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We cannot actually write you a speech on this site, but I can give you some ideas. I think that you have to decide for yourself whether to support or not -- here are some ideas for each side:
- If you want to vote to ratify, talk about how bad off the country was under the Articles of Confederation. Talk about how the economy was falling apart because state governments were doing things like issuing stay laws. This is the main Federalist argument -- there is a need for a strong federal government to help improve the state of the economy,
- If you want to vote against ratification, emphasize rights. Talk about how a centralized government is going to be like Britain's. It will be some distant government that will abuse the rights of citizens whereas a state government would be closer to the people.
Some information for your speech might be found in The Framing of the Constitution of the United States by Max Farrand, in The American Constitution, For and Against by J.R. Pole. And others. Maybe your school librarian can borrow a suitable book for your project through Interlibrary Loan. Or maybe you can visit a nearby university library.
Some of the issues that were debated:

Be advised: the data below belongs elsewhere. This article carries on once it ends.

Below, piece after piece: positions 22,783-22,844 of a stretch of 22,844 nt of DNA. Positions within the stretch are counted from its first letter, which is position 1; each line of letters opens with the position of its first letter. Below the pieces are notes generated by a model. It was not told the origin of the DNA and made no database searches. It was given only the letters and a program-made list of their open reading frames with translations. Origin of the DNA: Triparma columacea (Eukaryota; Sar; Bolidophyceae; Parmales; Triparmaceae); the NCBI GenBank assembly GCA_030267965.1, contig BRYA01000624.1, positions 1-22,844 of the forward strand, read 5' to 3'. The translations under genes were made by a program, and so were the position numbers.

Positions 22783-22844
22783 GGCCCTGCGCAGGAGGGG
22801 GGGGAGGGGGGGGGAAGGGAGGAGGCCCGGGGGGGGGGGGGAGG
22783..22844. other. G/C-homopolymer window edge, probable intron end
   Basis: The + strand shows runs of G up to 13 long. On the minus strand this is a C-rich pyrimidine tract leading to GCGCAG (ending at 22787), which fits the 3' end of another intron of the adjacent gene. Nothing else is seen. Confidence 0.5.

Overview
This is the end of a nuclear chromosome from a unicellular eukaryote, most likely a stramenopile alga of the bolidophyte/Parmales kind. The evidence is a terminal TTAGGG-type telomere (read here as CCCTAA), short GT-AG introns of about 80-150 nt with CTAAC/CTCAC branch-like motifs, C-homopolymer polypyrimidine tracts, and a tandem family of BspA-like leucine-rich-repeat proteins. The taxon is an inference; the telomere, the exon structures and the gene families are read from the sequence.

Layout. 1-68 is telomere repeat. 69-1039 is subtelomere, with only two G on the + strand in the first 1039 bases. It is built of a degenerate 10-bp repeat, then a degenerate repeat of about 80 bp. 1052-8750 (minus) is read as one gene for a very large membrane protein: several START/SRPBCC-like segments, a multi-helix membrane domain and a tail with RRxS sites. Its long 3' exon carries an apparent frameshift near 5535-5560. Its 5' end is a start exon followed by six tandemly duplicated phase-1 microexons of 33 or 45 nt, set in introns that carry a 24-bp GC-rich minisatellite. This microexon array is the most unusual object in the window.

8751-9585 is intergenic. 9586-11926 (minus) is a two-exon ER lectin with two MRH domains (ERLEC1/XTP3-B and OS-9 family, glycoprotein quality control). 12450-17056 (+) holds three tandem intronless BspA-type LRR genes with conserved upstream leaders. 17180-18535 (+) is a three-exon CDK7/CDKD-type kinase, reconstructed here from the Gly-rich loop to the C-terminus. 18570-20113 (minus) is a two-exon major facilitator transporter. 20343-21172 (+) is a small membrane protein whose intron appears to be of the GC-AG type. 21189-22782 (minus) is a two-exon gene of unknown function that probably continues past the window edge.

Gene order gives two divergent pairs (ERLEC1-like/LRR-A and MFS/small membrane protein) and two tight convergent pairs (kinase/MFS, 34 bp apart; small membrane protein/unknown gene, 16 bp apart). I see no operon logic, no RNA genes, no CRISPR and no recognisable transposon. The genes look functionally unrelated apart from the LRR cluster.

1) Whether members of the House of Representatives should be elected from small districts so that every voter would know who he was voting for, or whether it was good to have large districts so that representatives who were so capable that their reputation was well known over a wide area would be elected.
2) Whether the federal government should be able to get all the money it wanted by taxing citizens directly or whether the federal government should have to get all of its money by requesting grants from the state governments; in the latter case, the states would place limits upon how much the federal government could spend.
3)Whether federal courts should be able to rule on all kinds of cases and overturn the rulings of state courts, or whether federal courts should be able to rule only upon cases that the federal government was a party to and all other cases should be held in state courts, and the federal courts should not be able to overrule state courts.
4) Whether the Constitution gave so much power to the federal government, that whoever held the reigns of power in the federal government would be virtually a tyrant and the people would not be free, or whether the Constitution so much limited what the federal government could do that it could never be a threat to freedom.
5) Whether the Constitution effectively abolished the state governments and placed all governmentmental power in the federal government, or whether the state governments retained the most of their powers and only a few powers were assigned to the federal government (such as war and diplomacy).
And so on.
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